Thursday, April 20, 2017

“I hope I win. Oh my God don’t write that!”

By Elizabeth Hunt
Paul Sorensen explains his thoughts about a second 
year image during the Lambton College Image 
Challenge on April 19, 2017 
(Elizabeth Hunt/ Lambton College)
We are wrapping up the school year once again with the Lambton College Digital Photography Image Challenge. Each year, the program hosts a competition for both first and second year students. Judges are brought in from outside of the program to give their expert opinions. The scores are not only used to determine a winner for each category as well as an overall winner, but they also serve as a grade for the assignment. After weeks of planning, shooting, and printing, our students came into class this morning to see if their hard work paid off. The studio was buzzing with excitement as they awaited the arrival of the judges.

This year the judging panel included Craig Glover, Niki Patel and Paul Sorensen. Craig Glover is a graduate and former faculty member of the Fanshawe College photography program, his experience is mostly in photojournalism and corporate photography. Niki Patel is also a graduate from Fanshawe College, as well as a wedding photographer with HRM Photography. Paul Sorensen is a photographer with over three decades of experience. Paul owns Market Visuals in downtown Sarnia and creates printed art for other industry professionals, he also runs workshops and has his work on display at galleries across Cuba. It was safe to say that our student’s prints were in good hands.

As the judges took their seats, the class went silent; the suspense of what was to come next was almost unbearable! The first year images were judged in the morning starting with the nature category. As each image was critiqued, classmates knowingly made eye contact from across the room. Subtle congratulations were given through smiles and pats on the back while the students listened intently at the judges’ comments, trying to absorb as much information as possible.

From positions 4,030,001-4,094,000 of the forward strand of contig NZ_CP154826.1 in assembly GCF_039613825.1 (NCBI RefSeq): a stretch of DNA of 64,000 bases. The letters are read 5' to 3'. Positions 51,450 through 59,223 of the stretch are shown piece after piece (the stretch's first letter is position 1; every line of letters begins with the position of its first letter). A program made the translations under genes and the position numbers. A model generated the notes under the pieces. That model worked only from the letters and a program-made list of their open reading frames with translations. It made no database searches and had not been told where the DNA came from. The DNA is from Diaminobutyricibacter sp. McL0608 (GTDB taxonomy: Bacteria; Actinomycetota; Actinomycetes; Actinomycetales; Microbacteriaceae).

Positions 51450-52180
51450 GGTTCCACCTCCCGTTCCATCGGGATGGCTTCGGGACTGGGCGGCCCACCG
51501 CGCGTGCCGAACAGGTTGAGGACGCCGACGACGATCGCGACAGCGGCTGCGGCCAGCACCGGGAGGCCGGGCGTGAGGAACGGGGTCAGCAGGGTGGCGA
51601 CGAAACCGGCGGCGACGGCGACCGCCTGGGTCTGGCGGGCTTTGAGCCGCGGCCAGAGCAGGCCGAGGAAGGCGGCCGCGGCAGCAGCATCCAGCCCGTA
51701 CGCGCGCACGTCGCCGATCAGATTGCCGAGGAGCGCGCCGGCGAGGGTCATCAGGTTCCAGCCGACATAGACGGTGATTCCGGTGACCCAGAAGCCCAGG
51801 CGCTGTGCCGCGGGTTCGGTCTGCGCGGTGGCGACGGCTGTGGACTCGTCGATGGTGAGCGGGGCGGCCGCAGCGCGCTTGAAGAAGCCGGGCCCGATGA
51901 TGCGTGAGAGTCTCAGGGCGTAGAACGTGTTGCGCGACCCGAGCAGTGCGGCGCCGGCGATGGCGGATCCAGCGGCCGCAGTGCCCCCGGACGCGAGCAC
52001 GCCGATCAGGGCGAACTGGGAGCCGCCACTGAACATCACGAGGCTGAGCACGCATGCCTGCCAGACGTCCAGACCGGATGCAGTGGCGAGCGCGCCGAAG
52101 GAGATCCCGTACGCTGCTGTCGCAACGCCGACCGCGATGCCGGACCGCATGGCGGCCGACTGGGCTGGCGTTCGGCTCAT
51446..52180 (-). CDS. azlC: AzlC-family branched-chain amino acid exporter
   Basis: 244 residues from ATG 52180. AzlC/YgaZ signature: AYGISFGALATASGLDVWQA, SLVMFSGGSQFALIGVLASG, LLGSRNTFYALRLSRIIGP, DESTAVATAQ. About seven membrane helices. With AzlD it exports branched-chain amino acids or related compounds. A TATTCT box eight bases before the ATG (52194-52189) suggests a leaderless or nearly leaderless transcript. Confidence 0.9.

Craig Glover critiques a second year image 
during the Lambton College Image Challenge 
on April 19, 2017 (Elizabeth Hunt/ Lambton College)
Once the first year competition was over, the first year students were able to breathe a sigh of relief. Scott Orchard confessed that he was “glad the stress is over, but I definitely have a good idea of where I need to go”. Shawna Lavoie was happy to comment on how “the judges’ critiques were really helpful because of their different backgrounds”. The first year students were free, but the second year students were eager to receive feedback on their prints.
Nervousness set in during lunch as the second year’s awaited judging. Christina Watts admitted that she was “rethinking the images I submitted”. Emily Nutson explained how “it was more of a challenge this year” since the second years were to submit more images into less categories. Although some of our second year students were feeling a little anxious, many of them, like Gina Robertson were “looking forward to the constructive feedback”.

As the judging came to an end, students were able to relax knowing that they had all done a good job. Craig Glover said that he was “blown away with the quality of the work”. Niki Patel agreed that “the work was very impressive”. Overall our students can confirm that the image challenge was a great way to enrich the program. Shawna Lavoie commented that “It was a good learning experience”, while Lisa Marshall-Cattran expressed how she “really appreciated the feedback”.

Winners of each category, and Overall First and Second year Winners will be presented next week at a year-end awards dinner in Sarnia.